Beyond Nuclear issued a media statement, challenging flippant Entergy and NRC claims that this leak carries "absolutely" no risk to human health and safety. NRC's Region 3 spokeswoman has been exposed making false claims regarding radioactivity leaks more than once at Midwestern reactors in just the past year, prompting the demand for an investigation by a member of Congress. Last year, U.S. Rep. Dennis Kucinich (D-OH) demanded an NRC investigation into Mytling's downplaying of a reactor leak at the troubled Davis-Besse atomic reactor near Toledo. In addition, Chicago watchdog group Nuclear Energy Information Service, via a Freedom of Information Act Request to the State of Illinois Dept. of Nuclear Safety, documented that Mytling's flip assurance -- that a radioactive steam leak at the Byron atomic reactor, in Jan. 2012, must have contained exceedingly low levels of hazardous radioactive tritium, as radiation monitors had not detected any -- was baseless and misleading, as no real-time tritium monitoring capability existed at the plant. Similar questions must now be asked of Mytling's questionable assurances that radioactivity levels in the water leaked into Lake Michigan were below detectable levels. Are there radiation monitors in place to verify such flip assurances?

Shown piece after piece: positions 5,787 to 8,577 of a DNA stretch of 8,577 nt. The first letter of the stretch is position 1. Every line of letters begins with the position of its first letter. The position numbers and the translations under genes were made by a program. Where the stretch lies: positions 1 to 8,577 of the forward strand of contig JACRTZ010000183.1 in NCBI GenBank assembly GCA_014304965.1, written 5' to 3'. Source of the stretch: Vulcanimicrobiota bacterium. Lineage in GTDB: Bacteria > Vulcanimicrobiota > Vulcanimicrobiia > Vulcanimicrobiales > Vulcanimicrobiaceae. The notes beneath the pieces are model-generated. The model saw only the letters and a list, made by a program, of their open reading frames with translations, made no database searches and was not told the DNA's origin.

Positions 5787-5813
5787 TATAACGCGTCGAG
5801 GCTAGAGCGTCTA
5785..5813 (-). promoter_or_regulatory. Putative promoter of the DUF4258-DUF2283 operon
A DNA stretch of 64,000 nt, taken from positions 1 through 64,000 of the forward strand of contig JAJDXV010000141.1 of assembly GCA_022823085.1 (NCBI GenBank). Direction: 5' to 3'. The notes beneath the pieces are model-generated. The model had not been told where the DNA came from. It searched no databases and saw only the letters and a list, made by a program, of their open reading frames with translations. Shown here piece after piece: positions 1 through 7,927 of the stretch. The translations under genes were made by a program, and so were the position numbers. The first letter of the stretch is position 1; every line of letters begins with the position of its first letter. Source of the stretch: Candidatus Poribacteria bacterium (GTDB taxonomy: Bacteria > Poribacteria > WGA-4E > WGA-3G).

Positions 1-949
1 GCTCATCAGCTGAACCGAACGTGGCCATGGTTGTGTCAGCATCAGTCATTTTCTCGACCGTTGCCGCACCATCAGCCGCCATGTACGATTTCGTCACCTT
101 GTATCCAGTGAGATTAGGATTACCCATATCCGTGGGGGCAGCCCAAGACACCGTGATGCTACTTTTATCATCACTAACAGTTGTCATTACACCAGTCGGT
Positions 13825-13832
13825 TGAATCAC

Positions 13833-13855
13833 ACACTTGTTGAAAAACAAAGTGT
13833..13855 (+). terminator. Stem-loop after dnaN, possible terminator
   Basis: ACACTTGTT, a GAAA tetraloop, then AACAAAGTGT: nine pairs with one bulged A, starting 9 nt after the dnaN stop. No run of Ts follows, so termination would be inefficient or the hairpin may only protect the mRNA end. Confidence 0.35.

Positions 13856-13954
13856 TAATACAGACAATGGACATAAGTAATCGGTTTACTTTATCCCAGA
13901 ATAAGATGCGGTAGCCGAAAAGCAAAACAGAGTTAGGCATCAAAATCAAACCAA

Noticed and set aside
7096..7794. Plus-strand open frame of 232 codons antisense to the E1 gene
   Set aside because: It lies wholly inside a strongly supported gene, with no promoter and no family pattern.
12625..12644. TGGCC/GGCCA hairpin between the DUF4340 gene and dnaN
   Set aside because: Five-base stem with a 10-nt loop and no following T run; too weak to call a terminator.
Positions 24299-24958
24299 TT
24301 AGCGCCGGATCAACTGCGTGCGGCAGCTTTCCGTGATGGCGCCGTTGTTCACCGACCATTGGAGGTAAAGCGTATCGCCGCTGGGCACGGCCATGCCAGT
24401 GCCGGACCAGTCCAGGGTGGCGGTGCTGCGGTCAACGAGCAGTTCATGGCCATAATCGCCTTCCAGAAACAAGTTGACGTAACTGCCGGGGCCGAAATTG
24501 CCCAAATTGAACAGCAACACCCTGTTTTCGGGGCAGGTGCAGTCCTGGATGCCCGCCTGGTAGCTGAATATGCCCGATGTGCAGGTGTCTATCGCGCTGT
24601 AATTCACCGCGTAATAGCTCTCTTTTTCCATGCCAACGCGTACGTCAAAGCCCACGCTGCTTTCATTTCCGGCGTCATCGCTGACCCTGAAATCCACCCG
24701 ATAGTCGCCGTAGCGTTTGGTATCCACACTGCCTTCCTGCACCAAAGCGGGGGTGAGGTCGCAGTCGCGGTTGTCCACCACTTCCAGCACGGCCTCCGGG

Monday
Apr292013

Tritium contamination of growing stockpile of radioactive water leads to outcry against release to Pacific at Fukushima Daiichi

Gray and silver storage tanks filled with radioactive wastewater are sprawling over the grounds of the Fukushima Daiichi plant. Kyodo News, via Associated Press.In an article entitled "Flow of Tainted Water Is Latest Crisis at Japan Nuclear Plant," the New York Times has reported that continuing leaks of groundwater into the rubblized Fukushima Daiichi nuclear power plant is causing a flood of radioactively contaminated water requiring a sprawling -- and ever growing -- complex of water storage tanks.